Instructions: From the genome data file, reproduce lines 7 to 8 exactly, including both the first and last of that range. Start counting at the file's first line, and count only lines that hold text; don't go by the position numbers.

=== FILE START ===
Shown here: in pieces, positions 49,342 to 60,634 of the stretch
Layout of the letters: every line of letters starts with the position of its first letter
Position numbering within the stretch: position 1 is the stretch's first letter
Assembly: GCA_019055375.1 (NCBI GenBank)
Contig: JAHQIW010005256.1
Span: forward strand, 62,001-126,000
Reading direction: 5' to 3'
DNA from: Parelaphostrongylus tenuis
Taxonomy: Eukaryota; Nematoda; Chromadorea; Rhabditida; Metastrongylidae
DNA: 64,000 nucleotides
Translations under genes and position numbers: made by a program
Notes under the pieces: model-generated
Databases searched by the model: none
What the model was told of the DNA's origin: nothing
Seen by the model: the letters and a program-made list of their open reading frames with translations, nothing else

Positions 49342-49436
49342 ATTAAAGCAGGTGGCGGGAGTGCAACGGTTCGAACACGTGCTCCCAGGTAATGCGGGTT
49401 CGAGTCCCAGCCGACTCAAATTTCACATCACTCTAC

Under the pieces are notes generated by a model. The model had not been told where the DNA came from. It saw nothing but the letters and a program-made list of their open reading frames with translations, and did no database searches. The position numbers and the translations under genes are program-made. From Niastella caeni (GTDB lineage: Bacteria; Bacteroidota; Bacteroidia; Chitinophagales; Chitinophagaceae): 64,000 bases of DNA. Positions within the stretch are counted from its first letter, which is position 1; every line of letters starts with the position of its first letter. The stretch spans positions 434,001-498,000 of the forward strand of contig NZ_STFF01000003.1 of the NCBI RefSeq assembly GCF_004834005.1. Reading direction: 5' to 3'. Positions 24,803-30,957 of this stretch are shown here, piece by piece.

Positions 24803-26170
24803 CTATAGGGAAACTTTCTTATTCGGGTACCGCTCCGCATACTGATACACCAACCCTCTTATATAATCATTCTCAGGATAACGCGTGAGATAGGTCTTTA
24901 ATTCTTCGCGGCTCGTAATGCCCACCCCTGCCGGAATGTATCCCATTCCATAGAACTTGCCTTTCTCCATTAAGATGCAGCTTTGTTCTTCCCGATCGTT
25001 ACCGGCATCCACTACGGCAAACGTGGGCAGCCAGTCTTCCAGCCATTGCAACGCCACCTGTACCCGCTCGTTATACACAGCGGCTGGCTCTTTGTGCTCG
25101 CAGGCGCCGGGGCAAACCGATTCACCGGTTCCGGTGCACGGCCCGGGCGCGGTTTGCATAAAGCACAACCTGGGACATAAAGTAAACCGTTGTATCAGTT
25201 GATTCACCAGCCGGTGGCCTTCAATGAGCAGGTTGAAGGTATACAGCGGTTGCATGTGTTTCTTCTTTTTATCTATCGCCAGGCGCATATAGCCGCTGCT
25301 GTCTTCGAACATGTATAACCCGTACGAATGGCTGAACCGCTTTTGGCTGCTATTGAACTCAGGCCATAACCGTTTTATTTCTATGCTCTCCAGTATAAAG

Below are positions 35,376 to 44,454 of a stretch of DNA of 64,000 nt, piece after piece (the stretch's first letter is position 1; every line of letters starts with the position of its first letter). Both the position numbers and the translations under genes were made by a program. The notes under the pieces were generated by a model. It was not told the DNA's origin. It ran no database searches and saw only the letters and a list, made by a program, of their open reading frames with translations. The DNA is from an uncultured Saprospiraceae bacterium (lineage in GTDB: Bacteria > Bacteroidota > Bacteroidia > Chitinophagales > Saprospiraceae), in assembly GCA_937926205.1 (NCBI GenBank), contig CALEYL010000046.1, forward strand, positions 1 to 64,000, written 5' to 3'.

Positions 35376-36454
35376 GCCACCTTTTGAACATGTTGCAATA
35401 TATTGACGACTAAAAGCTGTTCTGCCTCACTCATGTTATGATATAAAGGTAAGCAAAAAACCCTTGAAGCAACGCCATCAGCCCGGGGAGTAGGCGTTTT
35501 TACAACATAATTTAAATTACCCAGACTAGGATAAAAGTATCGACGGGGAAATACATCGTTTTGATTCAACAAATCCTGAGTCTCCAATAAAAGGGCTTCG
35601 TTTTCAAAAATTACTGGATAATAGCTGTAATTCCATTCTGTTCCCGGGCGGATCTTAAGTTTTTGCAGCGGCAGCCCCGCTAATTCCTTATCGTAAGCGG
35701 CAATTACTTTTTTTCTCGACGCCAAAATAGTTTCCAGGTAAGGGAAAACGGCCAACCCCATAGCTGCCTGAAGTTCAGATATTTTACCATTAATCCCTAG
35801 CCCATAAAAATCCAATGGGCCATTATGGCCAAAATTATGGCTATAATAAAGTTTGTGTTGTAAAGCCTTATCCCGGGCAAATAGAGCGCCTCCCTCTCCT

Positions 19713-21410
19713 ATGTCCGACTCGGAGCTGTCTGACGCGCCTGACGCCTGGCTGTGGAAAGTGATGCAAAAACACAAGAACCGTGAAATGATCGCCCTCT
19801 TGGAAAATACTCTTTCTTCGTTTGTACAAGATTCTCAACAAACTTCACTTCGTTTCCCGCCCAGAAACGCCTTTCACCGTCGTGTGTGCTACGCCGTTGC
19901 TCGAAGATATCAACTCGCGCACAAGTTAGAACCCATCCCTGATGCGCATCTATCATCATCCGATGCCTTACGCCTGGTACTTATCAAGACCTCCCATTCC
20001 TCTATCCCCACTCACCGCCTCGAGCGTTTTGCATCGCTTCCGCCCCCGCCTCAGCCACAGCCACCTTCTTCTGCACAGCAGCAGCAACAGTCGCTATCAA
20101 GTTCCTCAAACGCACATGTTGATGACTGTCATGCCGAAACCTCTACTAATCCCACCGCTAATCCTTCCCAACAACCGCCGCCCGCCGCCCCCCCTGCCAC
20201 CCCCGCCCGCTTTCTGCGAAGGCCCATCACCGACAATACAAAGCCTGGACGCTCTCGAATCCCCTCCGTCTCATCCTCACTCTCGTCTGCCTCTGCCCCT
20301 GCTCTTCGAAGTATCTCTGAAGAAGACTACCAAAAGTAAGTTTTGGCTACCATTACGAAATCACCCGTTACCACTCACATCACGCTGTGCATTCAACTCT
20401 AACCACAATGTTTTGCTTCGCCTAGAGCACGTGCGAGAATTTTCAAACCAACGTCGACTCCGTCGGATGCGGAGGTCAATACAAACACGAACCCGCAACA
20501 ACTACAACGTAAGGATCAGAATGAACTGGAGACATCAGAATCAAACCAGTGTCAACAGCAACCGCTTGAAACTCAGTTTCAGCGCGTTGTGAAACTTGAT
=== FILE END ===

Reading direction: 5' to 3'
DNA from: Parelaphostrongylus tenuis